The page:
Shares of Compass Minerals (NYSE:CMP) fell nearly 28% last month, according to data provided by S&P Global Market Intelligence. While the stock has underperformed in the last five years due to the business' inability to grow income levels, a one-month drop of that magnitude is very unusual. Turns out there's a solid argument for investor pessimism.
When Compass Minerals reported preliminary third-quarter 2018 earnings in October, the mixed results were accompanied by the announcement that lingering production issues at its salt mine in Ontario, Canada threatened to weigh on earnings for the quarter. Worse still, while a plan is in place to address production shortfalls, there's no guarantee that the mine can ramp up output of road salt in time for winter.
The Goderich salt mine in Ontario has been plagued by operational setbacks for over one year. A ceiling collapse in late 2017 reduced production volumes and increased operating costs. When combined with warmer-than-average winters in North America in recent years and weakness in global agricultural markets that weighed on the company's fertilizer business, production issues have forced Compass Minerals to fight for every dollar of operating income it earns.
That explains why investors just haven't found much to get excited about when it comes to the stock -- even with an impressive dividend yield of 5.5%. News of continued production issues entering the final months of 2018 only made investors more confident in their pessimistic stance, especially since it puts more distance between Compass Minerals and its ambitious plans to greatly improve operating margins by 2020.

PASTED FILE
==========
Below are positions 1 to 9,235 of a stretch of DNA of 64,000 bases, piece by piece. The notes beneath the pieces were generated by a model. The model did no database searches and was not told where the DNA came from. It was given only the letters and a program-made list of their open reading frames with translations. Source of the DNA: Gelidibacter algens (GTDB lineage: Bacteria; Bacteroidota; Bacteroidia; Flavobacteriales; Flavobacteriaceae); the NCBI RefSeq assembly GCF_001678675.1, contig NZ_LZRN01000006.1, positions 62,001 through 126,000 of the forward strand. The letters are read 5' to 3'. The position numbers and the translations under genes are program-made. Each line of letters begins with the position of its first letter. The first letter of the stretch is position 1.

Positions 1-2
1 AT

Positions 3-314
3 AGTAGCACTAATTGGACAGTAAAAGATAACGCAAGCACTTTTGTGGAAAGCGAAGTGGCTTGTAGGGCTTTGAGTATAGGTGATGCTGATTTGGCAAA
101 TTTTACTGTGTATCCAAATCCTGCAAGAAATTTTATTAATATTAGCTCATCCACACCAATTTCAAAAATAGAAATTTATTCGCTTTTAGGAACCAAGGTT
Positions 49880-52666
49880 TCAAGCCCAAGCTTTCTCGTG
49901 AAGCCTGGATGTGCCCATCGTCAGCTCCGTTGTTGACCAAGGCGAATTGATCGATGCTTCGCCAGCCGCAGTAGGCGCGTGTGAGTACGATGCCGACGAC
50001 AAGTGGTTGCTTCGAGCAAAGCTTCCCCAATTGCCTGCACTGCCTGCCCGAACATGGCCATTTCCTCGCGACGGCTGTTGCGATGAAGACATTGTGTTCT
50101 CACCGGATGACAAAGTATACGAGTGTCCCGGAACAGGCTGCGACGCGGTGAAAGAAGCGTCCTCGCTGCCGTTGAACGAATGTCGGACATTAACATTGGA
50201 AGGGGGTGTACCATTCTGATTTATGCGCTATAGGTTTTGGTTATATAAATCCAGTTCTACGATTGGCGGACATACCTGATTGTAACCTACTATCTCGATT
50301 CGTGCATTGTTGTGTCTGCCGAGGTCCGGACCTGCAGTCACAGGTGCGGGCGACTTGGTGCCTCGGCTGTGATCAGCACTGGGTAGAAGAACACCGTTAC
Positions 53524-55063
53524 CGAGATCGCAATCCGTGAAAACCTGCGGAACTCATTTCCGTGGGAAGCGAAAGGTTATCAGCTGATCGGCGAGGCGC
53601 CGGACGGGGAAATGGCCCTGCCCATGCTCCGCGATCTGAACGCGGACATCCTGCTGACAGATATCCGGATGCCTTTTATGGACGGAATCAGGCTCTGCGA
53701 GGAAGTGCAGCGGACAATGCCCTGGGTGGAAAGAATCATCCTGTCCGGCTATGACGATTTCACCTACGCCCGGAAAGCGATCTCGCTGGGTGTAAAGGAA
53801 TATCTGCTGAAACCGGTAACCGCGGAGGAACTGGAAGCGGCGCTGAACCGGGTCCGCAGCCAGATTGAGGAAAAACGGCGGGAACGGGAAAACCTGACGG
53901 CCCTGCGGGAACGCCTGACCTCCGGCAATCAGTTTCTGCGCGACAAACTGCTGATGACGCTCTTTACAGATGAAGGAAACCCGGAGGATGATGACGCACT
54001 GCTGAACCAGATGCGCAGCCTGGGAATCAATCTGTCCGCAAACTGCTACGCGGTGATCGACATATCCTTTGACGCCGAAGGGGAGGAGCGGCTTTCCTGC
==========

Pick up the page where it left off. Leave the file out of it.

On paper, Compass Minerals should be able to deliver consistently strong results anchored by its road-salt operations and small, but growing, specialty fertilizer business. But in reality, the company has run up against production issues, unusually warm winters, and challenging market conditions in agricultural markets.
Time is running out for the business to deliver on its 2020 goals, and the fact that it keeps sliding in the wrong direction can't be overlooked by investors. However, a 5.5% dividend yield and a strong showing in the next two or three quarters could finally change the stock's trajectory.